March is the first month i can get out and work in the garden
Early spring is so exciting as the temperatures warm and the snow starts to melt. I love March because it is a month of excitement and hope. I find myself looking forward to warmer weather but sill able to enjoy the small victories of 4o degrees, then 5o degrees and even warmer still 6o degrees.
As it slowly grows warmer fun surprises start to show up on our property. The vibrant color of the crocuses coupled with excitement as my children start to find the first insects and worms of the season. By summers end they will no longer want to play with the worms and slugs but in March anything is game.
This year I was gone for most of the month traveling to see family. There was so much snow when I left and the temperatures were still so cold that I was fully expecting to return to snow and minimal change in the garden. It was amazing to me how much had changed when I got home. March has an incredible ability to be drastic and dramatic.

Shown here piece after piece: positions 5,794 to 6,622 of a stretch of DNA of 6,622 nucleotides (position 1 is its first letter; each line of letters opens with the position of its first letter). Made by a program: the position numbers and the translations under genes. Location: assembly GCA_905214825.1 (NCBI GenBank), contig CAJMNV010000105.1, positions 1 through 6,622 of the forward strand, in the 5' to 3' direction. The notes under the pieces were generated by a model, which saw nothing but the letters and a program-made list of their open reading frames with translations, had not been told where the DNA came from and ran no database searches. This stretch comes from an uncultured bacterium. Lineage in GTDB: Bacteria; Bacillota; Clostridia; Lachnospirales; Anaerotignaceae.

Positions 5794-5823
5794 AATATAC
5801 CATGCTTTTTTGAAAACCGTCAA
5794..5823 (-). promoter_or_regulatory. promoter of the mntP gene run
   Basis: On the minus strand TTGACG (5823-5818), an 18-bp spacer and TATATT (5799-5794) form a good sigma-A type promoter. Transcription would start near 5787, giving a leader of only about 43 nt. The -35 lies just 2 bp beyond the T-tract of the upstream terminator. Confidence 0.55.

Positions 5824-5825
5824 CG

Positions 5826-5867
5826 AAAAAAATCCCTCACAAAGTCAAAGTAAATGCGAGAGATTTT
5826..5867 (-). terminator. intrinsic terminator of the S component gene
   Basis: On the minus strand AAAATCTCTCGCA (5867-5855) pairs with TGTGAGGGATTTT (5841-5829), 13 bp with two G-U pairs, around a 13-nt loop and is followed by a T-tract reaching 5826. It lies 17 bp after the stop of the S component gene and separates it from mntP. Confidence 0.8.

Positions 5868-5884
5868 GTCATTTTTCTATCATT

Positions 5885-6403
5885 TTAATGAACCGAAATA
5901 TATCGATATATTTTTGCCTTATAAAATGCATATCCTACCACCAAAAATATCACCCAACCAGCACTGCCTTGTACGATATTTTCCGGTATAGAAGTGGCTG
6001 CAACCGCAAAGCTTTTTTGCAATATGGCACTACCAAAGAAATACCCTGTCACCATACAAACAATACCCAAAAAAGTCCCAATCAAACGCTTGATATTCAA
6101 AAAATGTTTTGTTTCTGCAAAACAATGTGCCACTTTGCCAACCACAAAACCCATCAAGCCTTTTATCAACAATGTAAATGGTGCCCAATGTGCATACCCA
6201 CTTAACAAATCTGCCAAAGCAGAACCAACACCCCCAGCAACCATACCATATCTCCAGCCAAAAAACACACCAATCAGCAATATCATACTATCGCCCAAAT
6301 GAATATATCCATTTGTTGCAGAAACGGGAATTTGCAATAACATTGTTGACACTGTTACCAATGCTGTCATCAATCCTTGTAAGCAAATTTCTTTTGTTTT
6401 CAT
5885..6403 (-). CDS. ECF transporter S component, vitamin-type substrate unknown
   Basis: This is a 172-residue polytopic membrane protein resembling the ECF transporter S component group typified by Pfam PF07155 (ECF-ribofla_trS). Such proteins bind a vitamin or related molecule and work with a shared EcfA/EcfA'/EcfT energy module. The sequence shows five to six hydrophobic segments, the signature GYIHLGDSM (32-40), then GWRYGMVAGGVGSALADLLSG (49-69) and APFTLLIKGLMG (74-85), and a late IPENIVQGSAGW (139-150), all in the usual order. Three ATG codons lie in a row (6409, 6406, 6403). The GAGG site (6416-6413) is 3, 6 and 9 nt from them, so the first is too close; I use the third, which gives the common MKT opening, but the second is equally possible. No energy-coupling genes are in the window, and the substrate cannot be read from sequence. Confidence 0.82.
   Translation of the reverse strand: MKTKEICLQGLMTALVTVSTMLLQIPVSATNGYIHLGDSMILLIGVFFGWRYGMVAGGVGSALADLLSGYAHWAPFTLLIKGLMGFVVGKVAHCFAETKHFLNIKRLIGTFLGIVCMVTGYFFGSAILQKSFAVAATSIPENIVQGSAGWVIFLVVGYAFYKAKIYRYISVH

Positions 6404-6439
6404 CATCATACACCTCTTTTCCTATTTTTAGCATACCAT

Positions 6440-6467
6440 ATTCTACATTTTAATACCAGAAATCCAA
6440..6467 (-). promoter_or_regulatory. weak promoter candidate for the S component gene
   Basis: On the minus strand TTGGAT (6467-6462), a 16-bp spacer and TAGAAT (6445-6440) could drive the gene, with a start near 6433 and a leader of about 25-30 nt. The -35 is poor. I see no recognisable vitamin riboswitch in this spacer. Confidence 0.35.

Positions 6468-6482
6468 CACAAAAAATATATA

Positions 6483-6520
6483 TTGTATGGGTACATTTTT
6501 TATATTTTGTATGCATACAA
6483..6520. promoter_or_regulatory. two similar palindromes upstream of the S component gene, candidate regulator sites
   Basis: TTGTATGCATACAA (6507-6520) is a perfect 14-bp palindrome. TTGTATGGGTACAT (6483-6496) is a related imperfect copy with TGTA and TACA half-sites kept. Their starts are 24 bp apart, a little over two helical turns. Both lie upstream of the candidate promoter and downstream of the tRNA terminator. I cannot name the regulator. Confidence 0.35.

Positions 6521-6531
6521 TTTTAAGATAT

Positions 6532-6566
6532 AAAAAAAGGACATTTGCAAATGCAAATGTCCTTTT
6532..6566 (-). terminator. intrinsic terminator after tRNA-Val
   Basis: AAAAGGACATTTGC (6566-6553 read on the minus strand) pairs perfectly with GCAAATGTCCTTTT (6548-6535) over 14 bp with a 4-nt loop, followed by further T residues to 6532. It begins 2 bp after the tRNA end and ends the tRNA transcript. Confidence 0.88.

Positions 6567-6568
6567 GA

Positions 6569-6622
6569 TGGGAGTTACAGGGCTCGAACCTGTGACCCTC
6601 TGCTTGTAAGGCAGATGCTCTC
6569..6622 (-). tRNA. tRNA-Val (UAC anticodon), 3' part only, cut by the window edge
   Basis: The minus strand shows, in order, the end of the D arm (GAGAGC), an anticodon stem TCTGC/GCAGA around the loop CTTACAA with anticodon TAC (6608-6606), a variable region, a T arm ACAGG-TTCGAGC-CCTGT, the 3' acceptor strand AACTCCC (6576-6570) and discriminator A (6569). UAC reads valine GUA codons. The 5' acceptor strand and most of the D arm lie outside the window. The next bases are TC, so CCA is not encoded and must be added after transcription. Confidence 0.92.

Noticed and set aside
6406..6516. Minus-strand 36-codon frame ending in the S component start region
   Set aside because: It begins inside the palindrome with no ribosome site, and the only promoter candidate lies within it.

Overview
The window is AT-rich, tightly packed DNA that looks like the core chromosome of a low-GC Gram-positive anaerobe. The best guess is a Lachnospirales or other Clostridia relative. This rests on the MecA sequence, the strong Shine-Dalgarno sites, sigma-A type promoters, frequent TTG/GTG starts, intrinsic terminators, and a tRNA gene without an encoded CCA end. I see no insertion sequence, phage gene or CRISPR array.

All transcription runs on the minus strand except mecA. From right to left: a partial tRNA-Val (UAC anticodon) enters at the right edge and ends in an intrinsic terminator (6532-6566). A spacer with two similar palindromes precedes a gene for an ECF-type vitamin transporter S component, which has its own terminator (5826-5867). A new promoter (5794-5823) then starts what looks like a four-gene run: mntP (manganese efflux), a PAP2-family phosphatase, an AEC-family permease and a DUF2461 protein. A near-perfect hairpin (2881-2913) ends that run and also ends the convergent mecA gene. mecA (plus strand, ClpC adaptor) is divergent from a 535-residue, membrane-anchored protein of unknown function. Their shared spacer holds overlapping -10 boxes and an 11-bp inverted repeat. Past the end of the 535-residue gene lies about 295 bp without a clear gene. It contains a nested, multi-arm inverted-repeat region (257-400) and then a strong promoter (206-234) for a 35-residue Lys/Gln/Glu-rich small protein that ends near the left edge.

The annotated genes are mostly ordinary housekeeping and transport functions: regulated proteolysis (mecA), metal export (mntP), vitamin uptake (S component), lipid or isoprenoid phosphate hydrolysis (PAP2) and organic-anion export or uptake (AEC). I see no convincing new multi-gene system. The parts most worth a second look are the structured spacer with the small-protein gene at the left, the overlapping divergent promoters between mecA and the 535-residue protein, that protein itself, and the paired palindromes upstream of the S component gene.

Once the snow melts and you can dig the dirt its time to get to work
Right now I still have a ton of landscaping to do on our property. I can only bite off small chunks of work at a time since I home school my kids and have other work to do around the house. I find that it is easiest to do most of my major digging when the soil is still pretty wet from the melting snow. As soon as the ground thaws enough to dig I am out there with my shovel.
Back in January and February I do all of my planning. This not only includes what vegetable and flower varieties I am going to grow and my seed orders but it also includes what plants need to be moved.
By March I have a handy list of what plants need to be relocated and since a garden is trial and error there is normally quite a bit to move. There is also usually quite a bit to repair.